“Flummerfelt had a such a relaxed way of approaching the sound, with relaxed gestures and breathing,” Mr. Nézet-Séguin said. “Today I regard those things as my fundamentals, as much for orchestral work as for opera and choral music.”

Mr. Nally, who conducts the Crossing, a Grammy-winning professional chamber choir in Philadelphia, and directs choral organizations at Northwestern University’s Bienen School of Music, said in a telephone interview, “The country is absolutely populated with people who studied with Joe.”

At Westminster, Mr. Flummerfelt broadened its repertory and performance opportunities, said Joe Miller, who succeeded him.

“He was kind of the artistic visionary behind the school,” Mr. Miller said by phone. (The college made headlines recently for another reason: It is being sold by Rider University to a Chinese company, but the sale is being challenged in court.)

Mr. Flummerfelt was brought to the Spoleto festivals in Italy and then Charleston by their founder, the composer Gian Carlo Menotti. When Menotti left the Charleston festival in a dispute in 1993, he made it clear that any artist who continued to work there would not be welcome at his Italian festival. Mr. Flummerfelt became the only artistic leader to give up Italy’s Spoleto — and give up working with Menotti — so that he could remain in Charleston, said Nigel Redden, who later became general director of the American festival.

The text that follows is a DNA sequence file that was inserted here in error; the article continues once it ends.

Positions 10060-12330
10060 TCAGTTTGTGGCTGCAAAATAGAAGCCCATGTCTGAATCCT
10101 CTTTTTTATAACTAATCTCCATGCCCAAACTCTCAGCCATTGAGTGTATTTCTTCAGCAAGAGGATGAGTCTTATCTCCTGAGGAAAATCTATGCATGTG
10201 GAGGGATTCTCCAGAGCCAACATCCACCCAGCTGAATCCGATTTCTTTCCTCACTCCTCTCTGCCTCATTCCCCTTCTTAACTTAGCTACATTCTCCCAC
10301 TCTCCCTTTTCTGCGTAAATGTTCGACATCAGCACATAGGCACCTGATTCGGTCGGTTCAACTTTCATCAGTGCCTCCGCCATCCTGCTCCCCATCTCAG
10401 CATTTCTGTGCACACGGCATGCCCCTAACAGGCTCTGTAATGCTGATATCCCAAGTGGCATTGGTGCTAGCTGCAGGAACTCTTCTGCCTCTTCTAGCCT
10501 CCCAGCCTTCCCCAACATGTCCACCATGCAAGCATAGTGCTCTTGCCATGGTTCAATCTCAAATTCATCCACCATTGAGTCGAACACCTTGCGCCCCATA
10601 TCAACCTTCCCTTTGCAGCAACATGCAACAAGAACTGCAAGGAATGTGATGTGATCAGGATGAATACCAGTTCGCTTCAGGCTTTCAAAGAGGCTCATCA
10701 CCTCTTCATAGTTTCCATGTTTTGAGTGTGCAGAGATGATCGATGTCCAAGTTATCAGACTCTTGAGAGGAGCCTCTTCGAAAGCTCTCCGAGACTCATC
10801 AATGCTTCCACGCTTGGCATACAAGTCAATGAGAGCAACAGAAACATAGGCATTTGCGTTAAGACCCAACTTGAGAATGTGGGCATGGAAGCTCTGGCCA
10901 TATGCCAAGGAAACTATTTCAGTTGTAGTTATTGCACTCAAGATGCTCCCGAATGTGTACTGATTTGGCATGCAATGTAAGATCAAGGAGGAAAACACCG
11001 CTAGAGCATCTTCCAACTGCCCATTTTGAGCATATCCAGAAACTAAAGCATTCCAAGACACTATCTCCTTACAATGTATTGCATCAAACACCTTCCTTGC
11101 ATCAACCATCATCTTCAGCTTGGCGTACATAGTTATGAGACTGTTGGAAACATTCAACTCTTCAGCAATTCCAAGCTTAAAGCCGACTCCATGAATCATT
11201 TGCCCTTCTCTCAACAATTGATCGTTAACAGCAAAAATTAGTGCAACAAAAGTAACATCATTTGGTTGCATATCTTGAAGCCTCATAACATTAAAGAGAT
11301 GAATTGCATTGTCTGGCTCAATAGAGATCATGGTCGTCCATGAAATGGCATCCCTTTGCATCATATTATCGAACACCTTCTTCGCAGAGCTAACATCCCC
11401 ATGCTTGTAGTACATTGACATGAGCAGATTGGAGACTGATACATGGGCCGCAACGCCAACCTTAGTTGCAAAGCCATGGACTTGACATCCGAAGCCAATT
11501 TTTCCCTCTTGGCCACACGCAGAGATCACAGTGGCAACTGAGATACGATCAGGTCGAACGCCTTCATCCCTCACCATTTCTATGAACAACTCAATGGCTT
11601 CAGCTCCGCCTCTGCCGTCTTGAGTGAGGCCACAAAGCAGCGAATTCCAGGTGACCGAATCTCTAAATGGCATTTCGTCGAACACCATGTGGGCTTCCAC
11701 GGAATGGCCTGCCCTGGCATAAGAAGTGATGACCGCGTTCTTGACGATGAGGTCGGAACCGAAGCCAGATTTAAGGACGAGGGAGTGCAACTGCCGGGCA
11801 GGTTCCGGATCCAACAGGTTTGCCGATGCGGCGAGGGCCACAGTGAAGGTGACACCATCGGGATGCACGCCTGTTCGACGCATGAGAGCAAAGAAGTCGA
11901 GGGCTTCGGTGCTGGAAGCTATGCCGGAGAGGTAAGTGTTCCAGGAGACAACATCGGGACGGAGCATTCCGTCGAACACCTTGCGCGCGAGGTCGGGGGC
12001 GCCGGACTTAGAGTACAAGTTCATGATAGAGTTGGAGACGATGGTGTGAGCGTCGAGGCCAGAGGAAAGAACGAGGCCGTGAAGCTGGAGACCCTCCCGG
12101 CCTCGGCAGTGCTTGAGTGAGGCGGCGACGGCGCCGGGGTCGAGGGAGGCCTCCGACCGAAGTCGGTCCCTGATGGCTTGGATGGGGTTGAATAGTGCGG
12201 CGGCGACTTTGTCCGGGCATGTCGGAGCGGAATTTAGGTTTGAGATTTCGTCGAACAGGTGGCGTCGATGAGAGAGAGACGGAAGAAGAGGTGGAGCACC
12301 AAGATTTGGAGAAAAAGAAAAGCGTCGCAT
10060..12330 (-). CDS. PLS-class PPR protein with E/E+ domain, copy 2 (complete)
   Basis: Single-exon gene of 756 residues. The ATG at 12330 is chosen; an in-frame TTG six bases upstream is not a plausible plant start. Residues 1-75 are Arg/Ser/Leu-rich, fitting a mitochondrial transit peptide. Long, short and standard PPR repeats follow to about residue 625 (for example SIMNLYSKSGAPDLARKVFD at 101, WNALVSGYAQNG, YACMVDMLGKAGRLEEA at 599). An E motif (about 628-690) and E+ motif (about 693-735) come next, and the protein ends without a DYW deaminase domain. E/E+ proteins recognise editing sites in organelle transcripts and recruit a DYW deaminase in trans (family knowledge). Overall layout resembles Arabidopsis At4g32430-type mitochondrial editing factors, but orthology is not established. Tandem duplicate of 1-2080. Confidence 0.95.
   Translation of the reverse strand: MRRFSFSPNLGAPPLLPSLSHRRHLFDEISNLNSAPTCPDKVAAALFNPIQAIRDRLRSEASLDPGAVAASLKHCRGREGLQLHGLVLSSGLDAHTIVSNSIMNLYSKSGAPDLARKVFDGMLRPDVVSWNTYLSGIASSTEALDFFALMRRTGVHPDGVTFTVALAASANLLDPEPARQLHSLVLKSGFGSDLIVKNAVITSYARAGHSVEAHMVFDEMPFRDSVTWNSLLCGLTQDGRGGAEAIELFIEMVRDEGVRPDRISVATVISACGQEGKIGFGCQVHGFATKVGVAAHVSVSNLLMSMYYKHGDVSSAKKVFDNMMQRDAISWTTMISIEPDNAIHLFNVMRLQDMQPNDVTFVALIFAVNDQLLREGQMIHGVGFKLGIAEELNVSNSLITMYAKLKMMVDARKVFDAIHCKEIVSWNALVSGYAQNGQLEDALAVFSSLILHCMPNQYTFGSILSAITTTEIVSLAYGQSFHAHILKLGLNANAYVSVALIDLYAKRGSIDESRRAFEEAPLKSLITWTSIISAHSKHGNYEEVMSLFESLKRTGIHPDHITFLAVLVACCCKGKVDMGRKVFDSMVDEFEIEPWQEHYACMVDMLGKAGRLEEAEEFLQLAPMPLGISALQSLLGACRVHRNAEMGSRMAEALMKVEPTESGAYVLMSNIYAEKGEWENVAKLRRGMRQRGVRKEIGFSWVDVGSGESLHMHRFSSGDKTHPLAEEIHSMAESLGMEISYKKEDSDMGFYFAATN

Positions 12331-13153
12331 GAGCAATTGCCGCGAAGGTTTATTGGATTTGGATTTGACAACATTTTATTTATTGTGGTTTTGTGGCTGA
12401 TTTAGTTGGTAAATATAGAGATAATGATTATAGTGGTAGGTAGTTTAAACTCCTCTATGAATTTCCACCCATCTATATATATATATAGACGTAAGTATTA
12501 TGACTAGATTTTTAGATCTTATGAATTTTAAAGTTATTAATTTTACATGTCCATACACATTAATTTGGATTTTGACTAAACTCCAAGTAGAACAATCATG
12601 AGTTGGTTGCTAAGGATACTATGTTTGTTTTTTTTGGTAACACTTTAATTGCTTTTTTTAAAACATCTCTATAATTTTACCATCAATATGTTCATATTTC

“It is impossible to overemphasize how important that decision was to the preservation of Spoleto Festival U.S.A.,” Mr. Redden wrote in an email.

Mr. Flummerfelt’s survivors include a brother, Kent, and two sisters, Pam Flummerfelt Rappaport and Carol Flummerfelt Helmling.

In the Nally book of conversations, he spoke of the transcendent nature of conducting

“I do long for those moments where everything is in place, where everything is flowing, and then the real truth comes from the source — whatever that is: God, the creative impulse, it doesn’t matter what you call it. And suddenly, things happen, which you couldn’t have planned. Real beauty is being created because all of the forces are perfectly lined up and a profound innermost connection is manifested.”

https://www.nytimes.com/2019/03/05/obit ... -dead.html